Introducing the big idea should take just one minute. Don’t spend time on details.
In Crossing the Chasm, Geoffrey Moore formulated a useful, short pattern for idea introduction.
For (target audience) who (statement of the opportunity), my idea is a (product category) that provides (statement of key benefit). Unlike (competitors), my idea (statement of primary differentiation).
The point is to give a high level introduction to the idea and position the idea in the markets. Yes, this is a positioning statement, too.
But how to make that sound interesting? “Our product is …” is often the most boring way to introduce anything.
This is how I would use Moore’s pattern:
For recreational sports team coaches who struggle with team management, PlayerLineup is a team calendar and website that makes sports team management easy and saves time. Unlike a generic Facebook or Whatsapp group, PlayerLineup provides attendance tracking, statistics and proper player roles.
That actually works quite ok in writing. In a cocktail event not so good. Amy Hoy put it well in her post Shut up and take my money. She writes that instead of answering “Our product is…”, one should answer with something that focuses on the person who’s asking. Let’s talk about the problem the customer has:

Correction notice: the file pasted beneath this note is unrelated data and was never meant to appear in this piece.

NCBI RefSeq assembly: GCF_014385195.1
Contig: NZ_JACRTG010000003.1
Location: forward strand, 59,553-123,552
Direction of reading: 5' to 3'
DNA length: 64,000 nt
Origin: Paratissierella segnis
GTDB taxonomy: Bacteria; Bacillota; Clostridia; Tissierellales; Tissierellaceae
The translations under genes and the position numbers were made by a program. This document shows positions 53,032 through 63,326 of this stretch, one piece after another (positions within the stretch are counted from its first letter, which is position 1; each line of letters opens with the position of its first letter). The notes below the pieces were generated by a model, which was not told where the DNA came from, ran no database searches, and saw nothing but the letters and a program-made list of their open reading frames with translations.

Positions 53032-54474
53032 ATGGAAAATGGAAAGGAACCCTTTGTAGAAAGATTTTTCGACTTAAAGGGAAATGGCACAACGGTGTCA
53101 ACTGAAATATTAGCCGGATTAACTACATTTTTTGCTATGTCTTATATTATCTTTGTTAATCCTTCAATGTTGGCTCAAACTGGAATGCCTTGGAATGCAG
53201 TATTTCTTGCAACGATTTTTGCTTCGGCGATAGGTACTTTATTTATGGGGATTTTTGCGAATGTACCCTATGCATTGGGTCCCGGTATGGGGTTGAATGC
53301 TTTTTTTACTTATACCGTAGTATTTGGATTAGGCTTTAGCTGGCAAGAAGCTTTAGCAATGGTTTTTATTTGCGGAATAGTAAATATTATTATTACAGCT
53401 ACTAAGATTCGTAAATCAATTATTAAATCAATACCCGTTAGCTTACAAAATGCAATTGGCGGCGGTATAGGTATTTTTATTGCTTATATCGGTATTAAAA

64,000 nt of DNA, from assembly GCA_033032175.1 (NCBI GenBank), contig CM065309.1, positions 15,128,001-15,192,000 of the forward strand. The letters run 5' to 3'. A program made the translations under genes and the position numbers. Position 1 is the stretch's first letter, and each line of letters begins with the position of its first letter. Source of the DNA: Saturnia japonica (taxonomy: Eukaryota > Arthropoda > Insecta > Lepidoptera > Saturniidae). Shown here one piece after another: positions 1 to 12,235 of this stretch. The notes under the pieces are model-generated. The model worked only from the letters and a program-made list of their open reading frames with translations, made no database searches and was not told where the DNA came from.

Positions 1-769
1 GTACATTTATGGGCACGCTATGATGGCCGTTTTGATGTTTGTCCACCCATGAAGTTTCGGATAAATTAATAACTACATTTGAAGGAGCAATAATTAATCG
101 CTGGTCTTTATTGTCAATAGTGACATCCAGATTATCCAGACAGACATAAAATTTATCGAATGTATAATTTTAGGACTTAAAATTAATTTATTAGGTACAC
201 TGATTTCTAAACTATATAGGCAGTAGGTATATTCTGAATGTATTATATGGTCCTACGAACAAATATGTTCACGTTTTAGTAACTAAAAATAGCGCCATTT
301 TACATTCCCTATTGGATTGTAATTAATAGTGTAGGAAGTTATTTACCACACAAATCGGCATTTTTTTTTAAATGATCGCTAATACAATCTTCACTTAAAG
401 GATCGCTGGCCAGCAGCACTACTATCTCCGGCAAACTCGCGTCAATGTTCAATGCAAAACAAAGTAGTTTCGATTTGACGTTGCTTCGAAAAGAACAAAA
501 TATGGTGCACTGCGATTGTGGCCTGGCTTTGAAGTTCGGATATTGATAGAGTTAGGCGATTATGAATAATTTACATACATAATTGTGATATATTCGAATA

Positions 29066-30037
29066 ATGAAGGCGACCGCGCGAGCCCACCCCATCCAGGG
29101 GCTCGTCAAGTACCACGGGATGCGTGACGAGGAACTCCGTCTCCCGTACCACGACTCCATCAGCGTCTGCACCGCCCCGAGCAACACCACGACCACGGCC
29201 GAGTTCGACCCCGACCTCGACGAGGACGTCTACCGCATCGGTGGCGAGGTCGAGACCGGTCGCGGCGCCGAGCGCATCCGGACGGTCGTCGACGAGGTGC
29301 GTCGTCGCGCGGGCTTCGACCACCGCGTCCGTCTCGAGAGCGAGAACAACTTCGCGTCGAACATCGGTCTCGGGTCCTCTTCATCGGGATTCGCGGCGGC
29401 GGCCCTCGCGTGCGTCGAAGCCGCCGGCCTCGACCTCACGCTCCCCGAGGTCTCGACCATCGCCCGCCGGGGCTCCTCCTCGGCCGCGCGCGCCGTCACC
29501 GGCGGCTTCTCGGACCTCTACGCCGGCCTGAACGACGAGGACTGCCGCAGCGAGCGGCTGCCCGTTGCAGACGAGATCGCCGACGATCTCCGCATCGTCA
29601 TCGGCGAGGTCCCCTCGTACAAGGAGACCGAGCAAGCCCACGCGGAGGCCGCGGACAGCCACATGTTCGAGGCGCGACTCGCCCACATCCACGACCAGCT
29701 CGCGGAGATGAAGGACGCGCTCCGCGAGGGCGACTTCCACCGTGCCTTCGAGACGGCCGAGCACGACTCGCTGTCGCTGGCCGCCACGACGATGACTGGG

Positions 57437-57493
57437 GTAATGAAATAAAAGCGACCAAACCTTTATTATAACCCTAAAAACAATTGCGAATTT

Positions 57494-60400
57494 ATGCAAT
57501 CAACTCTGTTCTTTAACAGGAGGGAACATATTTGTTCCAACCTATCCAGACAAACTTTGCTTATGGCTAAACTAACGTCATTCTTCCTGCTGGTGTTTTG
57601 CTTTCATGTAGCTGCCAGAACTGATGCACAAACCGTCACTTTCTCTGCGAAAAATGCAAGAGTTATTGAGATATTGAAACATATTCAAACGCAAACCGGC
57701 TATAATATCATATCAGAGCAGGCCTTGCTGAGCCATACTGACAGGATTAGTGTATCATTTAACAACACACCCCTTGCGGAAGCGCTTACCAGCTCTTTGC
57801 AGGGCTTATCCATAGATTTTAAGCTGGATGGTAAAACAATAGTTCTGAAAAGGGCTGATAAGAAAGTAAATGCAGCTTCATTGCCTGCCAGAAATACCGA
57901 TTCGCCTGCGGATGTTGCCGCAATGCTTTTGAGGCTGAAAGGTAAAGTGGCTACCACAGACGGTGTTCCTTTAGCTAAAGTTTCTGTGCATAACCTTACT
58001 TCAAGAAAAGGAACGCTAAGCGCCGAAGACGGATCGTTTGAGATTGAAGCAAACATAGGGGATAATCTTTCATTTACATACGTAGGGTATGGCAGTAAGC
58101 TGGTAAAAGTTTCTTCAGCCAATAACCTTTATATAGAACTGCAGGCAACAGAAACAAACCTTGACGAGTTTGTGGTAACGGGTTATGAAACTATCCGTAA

You didn’t want to spend your nights calling after players and answering angry parents about why their child is not getting the most minutes in all games. When you agreed to coach the local youth sports team, you thought you’d focus on education, coaching, strategy, and the game. You wanted to help the community and have fun coaching a group of kids.
PlayerLineup gives you that. We save your time and make team management a breeze.
I think I’ll use the first version when writing and the second version when talking casually..